Lecturer in Colonial and Postcolonial Studies, University of Birmingham
Initiated by liberal, educated, and mostly Westernized elites around the Arab world, the so-called ‘Arab Spring’ has been seemingly hijacked towards other interests and directions.
The objectives of the Islamists who won democratic elections in Tunisia and Egypt, and those of the increasingly large numbers of jihadists operating against Al-Assad’s regime in Syria, have little in common with the bloggers and Facebook users who spread the word about demonstrations on Tahrir Square in early 2011.
With the political vacuum opened in many areas of the Middle East and North Africa region, two models of modernity are vying for support: on the one hand, one which posits a return to rigorous religious roots as the starting point of any Arab and Islamic renaissance, and on the other a more cosmopolitan and liberal view which integrates Western conceptions of human development and progress. A clash between these two incompatible approaches to modernity, briefly allied in an attempt to overturn repressive regimes, is inevitable.
The tremors of this tectonic conflict will certainly be felt throughout the Arab world in 2013. Deeply polarized societies, as well as geo-strategical calculations, will keep levels of uncertainty high at a time when new socio-political models have to be agreed upon, reflecting radically different worldviews. As new constitutions are written and genuine elections are to take place, it is far from certain that the social fabric, damaged by decades of dictatorship, will hold tight.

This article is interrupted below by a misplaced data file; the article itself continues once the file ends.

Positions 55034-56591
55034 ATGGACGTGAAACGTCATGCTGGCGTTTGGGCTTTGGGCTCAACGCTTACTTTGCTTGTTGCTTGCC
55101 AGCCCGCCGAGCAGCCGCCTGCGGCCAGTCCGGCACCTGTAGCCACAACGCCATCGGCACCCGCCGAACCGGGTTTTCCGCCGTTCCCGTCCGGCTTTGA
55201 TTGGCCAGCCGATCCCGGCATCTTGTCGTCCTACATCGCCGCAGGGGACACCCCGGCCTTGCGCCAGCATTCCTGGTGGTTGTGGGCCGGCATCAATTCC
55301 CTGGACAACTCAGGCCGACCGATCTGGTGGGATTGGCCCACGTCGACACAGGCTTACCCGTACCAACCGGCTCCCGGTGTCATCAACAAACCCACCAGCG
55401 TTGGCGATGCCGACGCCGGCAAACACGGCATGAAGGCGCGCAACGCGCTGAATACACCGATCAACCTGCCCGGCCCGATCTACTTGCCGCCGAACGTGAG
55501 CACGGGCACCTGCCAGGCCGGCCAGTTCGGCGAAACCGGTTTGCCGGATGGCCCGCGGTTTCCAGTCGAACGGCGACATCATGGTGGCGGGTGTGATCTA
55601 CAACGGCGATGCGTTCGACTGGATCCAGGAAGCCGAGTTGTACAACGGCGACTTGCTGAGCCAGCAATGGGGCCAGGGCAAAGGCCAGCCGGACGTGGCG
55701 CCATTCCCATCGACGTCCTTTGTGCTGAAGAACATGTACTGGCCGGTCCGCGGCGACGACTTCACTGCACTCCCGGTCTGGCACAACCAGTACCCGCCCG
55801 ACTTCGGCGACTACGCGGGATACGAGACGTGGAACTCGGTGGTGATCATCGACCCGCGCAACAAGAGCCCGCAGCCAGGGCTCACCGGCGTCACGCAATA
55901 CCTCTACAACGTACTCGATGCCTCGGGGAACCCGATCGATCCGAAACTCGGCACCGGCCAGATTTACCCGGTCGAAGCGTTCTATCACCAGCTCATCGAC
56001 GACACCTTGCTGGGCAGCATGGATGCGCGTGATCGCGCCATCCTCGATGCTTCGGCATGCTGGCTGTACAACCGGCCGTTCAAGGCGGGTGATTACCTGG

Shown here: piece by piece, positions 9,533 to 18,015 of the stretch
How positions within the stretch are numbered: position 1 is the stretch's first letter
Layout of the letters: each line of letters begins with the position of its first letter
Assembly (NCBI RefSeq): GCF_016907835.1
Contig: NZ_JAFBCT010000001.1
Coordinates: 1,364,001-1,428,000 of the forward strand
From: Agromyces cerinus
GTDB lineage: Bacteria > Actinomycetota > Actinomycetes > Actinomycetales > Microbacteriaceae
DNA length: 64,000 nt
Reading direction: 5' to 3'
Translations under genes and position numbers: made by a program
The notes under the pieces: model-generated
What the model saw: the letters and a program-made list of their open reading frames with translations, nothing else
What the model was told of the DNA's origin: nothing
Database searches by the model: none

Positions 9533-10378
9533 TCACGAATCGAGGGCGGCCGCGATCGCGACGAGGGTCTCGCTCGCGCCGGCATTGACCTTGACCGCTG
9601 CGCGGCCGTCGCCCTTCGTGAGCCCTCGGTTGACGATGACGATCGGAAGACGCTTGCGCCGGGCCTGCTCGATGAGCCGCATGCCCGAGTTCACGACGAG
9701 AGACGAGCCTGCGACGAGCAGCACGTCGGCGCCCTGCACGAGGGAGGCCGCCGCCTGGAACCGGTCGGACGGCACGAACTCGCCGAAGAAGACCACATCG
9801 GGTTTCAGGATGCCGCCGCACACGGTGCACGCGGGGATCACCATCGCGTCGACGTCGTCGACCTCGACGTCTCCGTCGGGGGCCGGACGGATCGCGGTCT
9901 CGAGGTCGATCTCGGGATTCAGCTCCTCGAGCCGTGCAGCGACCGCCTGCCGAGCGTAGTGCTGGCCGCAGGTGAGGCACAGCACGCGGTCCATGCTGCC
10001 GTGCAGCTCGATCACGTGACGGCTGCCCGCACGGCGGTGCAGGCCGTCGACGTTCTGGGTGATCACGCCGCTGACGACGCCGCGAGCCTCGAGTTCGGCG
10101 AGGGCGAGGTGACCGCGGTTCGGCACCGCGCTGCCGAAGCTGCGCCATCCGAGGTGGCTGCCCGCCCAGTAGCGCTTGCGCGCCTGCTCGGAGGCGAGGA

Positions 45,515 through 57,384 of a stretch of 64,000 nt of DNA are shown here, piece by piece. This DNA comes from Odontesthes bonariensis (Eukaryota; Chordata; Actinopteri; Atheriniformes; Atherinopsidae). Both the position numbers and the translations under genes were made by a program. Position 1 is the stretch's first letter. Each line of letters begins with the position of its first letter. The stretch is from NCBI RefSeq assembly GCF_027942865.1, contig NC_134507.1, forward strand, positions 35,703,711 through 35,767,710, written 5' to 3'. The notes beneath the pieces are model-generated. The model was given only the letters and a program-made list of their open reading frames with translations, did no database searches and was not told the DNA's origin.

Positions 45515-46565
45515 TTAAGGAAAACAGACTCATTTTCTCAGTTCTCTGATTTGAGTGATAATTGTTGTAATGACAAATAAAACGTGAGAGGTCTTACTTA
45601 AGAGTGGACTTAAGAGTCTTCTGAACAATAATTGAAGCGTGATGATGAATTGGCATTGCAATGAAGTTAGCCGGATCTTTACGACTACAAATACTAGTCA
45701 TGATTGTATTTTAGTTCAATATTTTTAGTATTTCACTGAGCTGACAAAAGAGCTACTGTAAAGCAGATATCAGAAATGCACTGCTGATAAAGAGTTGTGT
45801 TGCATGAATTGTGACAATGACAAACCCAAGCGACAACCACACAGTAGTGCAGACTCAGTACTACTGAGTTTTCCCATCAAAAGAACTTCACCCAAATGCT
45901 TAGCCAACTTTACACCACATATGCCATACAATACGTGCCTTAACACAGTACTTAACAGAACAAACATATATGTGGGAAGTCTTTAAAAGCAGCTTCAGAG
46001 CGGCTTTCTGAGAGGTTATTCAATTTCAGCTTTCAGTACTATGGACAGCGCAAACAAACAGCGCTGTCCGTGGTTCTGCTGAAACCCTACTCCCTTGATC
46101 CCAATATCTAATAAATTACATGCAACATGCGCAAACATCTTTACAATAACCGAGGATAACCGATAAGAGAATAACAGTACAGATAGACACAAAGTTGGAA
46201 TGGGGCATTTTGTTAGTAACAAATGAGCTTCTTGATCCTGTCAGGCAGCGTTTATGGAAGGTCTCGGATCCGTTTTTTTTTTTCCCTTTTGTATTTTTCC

With the West reluctant to intervene openly in favour of the liberals, whilst the Islamists enjoy the covert support of regional powers in search of greater international recognition, such as Qatar and Saudi Arabia, the dynamics of change in the Middle East could be altered durably and take a turn which only the Cassandras had foreseen when the winds of change started to blow on the Arab world two years ago. 2013 will be the year when we see if the hopes raised in 2011 were just an illusion, or a real new departure.